I recently had a discussion with a student about outlining. Afterwards, I realized that what I wrote may interest others. Here is the augmented substance of what I wrote.

My background is that of a programmer. When we wrote software, we would design it first and make major changes while they’re easy to make. Only later would we commit the design to code. I view outlining the same way — you’re making all the high-level decisions while they’re easy to change.

Another essential element of outlining is getting your story out of your head and into a file as fast as possible. First, you don’t want to forget your story. Second, recording your story makes the story real and forces you to make important decisions regarding your plot, people and places. Finally, by getting the story out of your head, you free up those much in demand brain cells to address other things, including the needs of writing without the care of possibly having forgotten something.

Some complain that outlining takes away from the thrill of discovering the story. I argue that it just moves that thrill into the design phase.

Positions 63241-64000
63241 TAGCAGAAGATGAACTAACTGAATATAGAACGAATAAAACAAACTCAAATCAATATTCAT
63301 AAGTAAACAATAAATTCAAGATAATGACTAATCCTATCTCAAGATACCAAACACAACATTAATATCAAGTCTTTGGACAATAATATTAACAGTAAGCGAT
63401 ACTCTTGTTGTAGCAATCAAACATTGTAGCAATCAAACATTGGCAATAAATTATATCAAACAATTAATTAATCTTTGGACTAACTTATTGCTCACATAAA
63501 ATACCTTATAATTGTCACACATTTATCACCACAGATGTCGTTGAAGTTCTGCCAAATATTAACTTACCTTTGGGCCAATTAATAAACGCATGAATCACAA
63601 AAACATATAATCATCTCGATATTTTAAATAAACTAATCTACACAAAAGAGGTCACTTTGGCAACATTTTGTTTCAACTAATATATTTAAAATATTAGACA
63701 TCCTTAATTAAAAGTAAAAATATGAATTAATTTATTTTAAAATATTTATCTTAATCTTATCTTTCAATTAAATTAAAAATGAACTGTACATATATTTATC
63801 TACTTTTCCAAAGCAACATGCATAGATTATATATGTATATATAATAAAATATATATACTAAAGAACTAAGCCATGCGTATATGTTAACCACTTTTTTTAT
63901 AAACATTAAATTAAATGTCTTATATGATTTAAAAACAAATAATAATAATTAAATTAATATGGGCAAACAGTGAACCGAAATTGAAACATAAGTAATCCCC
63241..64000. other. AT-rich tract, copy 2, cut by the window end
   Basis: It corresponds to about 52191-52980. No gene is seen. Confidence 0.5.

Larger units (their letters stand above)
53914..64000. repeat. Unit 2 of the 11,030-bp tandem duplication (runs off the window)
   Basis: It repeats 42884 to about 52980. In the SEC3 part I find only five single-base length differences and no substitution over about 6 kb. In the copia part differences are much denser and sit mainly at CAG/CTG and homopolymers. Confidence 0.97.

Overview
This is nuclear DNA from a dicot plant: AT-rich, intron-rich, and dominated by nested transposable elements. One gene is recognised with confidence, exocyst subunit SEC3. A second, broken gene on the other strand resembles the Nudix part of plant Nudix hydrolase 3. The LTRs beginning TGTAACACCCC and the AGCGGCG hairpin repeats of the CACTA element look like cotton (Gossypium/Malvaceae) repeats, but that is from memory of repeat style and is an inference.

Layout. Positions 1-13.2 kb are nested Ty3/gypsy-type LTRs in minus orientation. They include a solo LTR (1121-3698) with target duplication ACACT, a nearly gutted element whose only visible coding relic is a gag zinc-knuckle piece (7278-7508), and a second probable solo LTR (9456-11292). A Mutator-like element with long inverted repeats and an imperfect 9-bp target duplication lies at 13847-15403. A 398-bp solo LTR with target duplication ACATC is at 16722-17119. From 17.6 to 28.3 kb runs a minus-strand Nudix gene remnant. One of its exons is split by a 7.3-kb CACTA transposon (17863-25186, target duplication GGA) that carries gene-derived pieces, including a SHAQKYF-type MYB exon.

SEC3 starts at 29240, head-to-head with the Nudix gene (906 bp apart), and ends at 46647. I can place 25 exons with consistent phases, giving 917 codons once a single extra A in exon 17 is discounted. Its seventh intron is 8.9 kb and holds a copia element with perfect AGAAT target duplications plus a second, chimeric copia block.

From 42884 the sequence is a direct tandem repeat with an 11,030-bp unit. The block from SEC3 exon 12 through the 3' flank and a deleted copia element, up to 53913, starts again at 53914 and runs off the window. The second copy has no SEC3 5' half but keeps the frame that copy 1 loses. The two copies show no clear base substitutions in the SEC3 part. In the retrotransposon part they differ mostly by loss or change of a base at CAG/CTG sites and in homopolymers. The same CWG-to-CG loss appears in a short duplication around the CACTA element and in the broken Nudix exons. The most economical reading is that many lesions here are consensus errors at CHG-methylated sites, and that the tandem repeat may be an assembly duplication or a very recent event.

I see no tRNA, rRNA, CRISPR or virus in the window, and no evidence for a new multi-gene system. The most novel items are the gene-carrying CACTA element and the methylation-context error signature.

I love both outlining and writing. During former I get to think up the story without having to worry about every detail. While writing, I love finding the best words to express my story. These are two different disciplines and therefore require two different and separate steps. Have a blast outlining your story. Then have a blast setting your story to words.

This said, my finished stories are often quite different from my original outline. So, it isn’t like there is no storytelling creativity going on during the writing process.

Now, if you’re a die-hard pantster and you can’t stand outlining then write without it. Outlining is only a useful tool if it helps you to write.

Whatever you choose to do, enjoy the entire process and keep in touch.